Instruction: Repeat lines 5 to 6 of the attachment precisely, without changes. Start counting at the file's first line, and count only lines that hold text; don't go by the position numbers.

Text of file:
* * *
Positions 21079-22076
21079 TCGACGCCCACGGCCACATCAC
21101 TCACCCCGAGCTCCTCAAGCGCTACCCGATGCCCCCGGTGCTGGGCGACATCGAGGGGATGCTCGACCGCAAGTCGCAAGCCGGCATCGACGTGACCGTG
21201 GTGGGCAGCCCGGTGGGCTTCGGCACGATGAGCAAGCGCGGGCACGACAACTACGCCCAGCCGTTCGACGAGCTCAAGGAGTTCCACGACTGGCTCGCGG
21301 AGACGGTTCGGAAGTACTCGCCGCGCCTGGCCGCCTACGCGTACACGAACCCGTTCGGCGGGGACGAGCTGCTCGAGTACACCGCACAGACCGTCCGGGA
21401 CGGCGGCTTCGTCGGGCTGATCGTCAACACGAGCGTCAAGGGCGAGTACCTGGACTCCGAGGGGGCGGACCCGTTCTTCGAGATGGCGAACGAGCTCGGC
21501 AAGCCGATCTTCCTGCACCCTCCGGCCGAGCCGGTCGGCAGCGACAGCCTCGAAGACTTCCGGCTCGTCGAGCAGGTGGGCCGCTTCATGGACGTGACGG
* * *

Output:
21301 AGACGGTTCGGAAGTACTCGCCGCGCCTGGCCGCCTACGCGTACACGAACCCGTTCGGCGGGGACGAGCTGCTCGAGTACACCGCACAGACCGTCCGGGA
21401 CGGCGGCTTCGTCGGGCTGATCGTCAACACGAGCGTCAAGGGCGAGTACCTGGACTCCGAGGGGGCGGACCCGTTCTTCGAGATGGCGAACGAGCTCGGC